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'Dream Team' Betrays Basketball's Beauty

August 22, 2004|Pat Jordan

I am one of those stupid white men Michael Moore rails against. I like Dubya. I'm pro-life. I love '50s rock 'n' roll. I abhor rap music. And I no longer watch NBA basketball.

I don't like the game or, at least, I don't like the way the NBA is playing it. It's too much about unthinking athleticism where "in your face" is more important than scoring points and winning the game. If you don't believe me, just watch our all-NBA "Dream Team" in the Olympics. As I write this, it's still in the running, and it may get better, but so far it hasn't been pretty.

I loved the basketball of the NBA's golden years, in the '50s, '60s and '70s, as played by the likes of Oscar Robertson, Walt "Clyde" Frazier and Bill Russell. They played an aesthetically beautiful, smart game that had resonance for my life. That's why we turn to sports, or music, or books or films. We expect them to speak to us.

The basketball of Robertson, Frazier and Russell spoke to me of hard work, discipline, teamwork and, most of all, intelligence. They showed me lessons I could incorporate into my mundane existence. NBA/USA basketball today says nothing to me other than that some people are blessed with physical attributes and the rest of us aren't.

Did you watch when Puerto Rico beat the Dream Team? It was a nightmare. The Americans lost that one, and they barely beat a leaden-footed but deadly shooting Greek team that got into the Olympics only because Greece is the host country. In that game, our players couldn't shoot a decent jump shot, set a strong pick, execute a crisp pass, play defense (blocking shots is not the same as preventing them). But, oh, how they could run and jump and perform backward, behind-the-head dunks on unguarded fastbreaks -- which counted only for two points, while all those boring, classic Greek jump shots from the three-point range counted for, you guessed it, three points.

According to Allen Iverson, the most quoted member of the Dream Team, "As far as talent, we have the best talent." He's right. The U.S. players can run faster and leap higher than virtually any of the other players I've seen so far in Athens.

And that's my point: The U.S. players see the game as an expression of pure self, pure talent. Learned talent, team talent, practiced talent are as boring to acquire as they are to exhibit. A really good jump shot looks like every other good jump shot. It's not going to make the highlight reel. It's just going to help the team win.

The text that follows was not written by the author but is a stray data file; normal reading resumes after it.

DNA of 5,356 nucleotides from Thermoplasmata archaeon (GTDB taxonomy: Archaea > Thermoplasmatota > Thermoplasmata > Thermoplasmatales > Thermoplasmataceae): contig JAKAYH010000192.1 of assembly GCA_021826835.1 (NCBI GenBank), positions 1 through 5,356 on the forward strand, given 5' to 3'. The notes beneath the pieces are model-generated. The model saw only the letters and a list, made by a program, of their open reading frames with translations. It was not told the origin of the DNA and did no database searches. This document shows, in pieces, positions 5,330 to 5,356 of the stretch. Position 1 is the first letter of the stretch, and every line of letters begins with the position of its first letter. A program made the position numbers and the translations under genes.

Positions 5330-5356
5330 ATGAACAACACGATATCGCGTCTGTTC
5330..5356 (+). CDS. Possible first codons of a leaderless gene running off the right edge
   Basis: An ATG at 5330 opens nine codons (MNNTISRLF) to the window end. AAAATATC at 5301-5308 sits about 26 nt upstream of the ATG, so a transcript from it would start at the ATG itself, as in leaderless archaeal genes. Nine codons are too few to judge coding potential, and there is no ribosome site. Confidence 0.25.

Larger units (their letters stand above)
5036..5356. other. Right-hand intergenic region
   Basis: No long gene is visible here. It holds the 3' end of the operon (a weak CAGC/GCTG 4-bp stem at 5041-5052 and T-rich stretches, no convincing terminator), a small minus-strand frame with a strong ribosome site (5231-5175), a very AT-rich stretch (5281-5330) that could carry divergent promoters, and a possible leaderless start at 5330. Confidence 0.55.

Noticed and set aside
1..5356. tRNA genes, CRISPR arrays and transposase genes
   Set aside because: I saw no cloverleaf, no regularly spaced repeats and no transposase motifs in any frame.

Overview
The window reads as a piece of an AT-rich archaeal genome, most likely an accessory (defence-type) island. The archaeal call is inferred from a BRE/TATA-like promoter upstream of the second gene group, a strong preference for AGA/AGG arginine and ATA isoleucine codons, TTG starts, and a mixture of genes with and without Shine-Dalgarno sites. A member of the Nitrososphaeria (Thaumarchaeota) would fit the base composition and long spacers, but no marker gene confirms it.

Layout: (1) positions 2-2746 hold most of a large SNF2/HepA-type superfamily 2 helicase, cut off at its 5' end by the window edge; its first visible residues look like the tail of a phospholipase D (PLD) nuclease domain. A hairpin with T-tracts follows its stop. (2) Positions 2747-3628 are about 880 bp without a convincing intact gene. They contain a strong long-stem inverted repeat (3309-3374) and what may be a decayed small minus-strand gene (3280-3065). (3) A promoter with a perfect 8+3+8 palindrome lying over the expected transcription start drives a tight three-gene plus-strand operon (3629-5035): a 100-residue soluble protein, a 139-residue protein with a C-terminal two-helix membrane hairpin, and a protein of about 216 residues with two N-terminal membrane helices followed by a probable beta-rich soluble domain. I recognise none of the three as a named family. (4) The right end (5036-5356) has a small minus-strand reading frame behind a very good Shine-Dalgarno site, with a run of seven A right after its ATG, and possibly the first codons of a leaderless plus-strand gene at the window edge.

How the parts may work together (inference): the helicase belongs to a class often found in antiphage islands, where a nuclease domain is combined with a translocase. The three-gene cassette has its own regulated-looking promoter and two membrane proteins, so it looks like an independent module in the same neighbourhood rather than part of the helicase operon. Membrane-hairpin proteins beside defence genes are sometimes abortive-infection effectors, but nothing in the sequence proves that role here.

When Bill Russell snared a defensive rebound for the Boston Celtics in the golden years, he pitched it out to his point guard, K.C. Jones. K.C. lead a fastbreak, passing left and right until heads were spinning and Sam Jones or John Havlicek or K.C. himself was free for an easy layup. If they missed, Russell would be there to rebound and slam it home.

Not much in sport has ever been as pleasing as a Boston Celtic fastbreak. It wasn't flashy so much as methodical. It relied on precision acquired through practice and thought, so that hard work looked like instinct.

I once saw Oscar Robertson score 53 points in Madison Square Garden, inconspicuously. He wasn't very fast, but he was quick. He couldn't jump very high, no dunks. He was just an exacting, thoughtful player. He had an almost unstoppable jump shot that was pure elegance. Oscar would head-fake his opponent, who would leave his feet. As the defender went by on the way down, Oscar was up, lofting a sweet, soft shot that seldom missed.

That jump shot wasn't a natural move; Oscar didn't rely on his leaping ability to out-jump his opponent. He barely left his feet. He relied on timing that he'd practiced for so many years in a gym.

Which brings me back to the Olympics. The U.S. basketball team looks as if, collectively, it hasn't practiced a single aspect of the game that isn't related to each player's superior physical talent. And oh how talented the members are. They can really do that thing they do.

Too bad it isn't beautiful basketball. Too bad it can't speak in a language worth listening to.

Pat Jordan, a pitcher in the minor leagues in the early 1960s, is the author of "A Nice Tuesday" (St. Martin's Press, 1999).

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